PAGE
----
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Dickens on Children

ELPENOR EDITIONS IN PRINT

IN PRINT
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At the Anniversary Festival of the Hospital for Sick Children, on Tuesday, February the 9th, 1858, about one hundred and fifty gentlemen sat down to dinner, in the Freemasons' Hall. Later in the evening all the seats in the gallery were filled with ladies interested in the success of the Hospital. After the usual loyal and other toasts, the Chairman, Mr. Dickens, proposed "Prosperity to the Hospital for Sick Children," and said:

Ladies and Gentlemen, It is one of my rules in life not to believe a man who may happen to tell me that he feels no interest in children. I hold myself bound to this principle by all kind consideration, because I know, as we all must, that any heart which could really toughen its affections and sympathies against those dear little people must be wanting in so many humanising experiences of innocence and tenderness, as to be quite an unsafe monstrosity among men. Therefore I set the assertion down, whenever I happen to meet with it - which is sometimes, though not often - as an idle word, originating possibly in the genteel languor of the hour, and meaning about as much as that knowing social lassitude, which has used up the cardinal virtues and quite found out things in general, usually does mean. I suppose it may be taken for granted that we, who come together in the name of children and for the sake of children, acknowledge that we have an interest in them; indeed, I have observed since I sit down here that we are quite in a childlike state altogether, representing an infant institution, and not even yet a grown-up company. A few years are necessary to the increase of our strength and the expansion of our figure; and then these tables, which now have a few tucks in them, will be let out, and then this hall, which now sits so easily upon us, will be too tight and small for us.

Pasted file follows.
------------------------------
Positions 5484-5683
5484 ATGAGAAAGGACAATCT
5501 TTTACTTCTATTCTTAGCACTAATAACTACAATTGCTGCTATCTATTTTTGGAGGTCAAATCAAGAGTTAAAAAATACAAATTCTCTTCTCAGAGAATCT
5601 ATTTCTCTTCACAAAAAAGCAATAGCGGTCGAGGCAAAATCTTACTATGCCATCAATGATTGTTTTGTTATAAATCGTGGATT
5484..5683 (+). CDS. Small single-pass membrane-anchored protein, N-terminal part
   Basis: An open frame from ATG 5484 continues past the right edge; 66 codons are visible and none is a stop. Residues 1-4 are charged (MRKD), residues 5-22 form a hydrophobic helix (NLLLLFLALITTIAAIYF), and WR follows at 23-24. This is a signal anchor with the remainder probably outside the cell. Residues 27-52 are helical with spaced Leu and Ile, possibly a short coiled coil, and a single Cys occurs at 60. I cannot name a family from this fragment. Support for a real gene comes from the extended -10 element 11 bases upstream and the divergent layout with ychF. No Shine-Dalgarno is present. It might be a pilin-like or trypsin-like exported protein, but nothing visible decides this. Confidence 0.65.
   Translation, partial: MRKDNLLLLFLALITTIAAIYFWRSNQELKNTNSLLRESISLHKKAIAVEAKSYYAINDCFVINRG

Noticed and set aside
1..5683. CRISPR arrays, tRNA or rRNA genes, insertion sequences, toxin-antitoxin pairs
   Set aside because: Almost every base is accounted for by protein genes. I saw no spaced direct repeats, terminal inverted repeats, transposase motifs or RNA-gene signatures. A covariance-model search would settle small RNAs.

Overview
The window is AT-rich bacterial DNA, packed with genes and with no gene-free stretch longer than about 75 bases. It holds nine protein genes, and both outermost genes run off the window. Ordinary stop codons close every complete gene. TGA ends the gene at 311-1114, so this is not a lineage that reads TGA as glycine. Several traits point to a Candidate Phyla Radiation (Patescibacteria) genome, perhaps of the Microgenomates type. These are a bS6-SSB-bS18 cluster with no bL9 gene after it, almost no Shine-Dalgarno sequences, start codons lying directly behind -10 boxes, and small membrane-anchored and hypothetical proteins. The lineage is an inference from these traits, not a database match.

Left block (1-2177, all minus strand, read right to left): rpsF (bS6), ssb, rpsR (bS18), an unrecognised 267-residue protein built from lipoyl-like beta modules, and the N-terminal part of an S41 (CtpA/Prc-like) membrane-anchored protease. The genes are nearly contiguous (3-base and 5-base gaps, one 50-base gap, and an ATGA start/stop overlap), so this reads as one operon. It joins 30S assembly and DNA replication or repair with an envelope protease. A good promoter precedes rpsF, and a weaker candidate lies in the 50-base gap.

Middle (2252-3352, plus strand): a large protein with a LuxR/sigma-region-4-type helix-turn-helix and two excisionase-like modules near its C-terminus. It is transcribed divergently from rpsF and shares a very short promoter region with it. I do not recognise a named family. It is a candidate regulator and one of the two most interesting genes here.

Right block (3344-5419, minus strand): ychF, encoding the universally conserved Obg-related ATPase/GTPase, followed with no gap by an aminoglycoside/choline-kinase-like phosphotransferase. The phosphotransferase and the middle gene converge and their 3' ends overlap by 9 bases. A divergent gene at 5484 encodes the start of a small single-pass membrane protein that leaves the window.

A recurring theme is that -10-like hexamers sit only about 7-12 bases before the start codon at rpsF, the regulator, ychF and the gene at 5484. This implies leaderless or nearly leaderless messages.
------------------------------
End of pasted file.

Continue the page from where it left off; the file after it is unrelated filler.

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Cf. Dickens writes on Schools, Teaching and Learning

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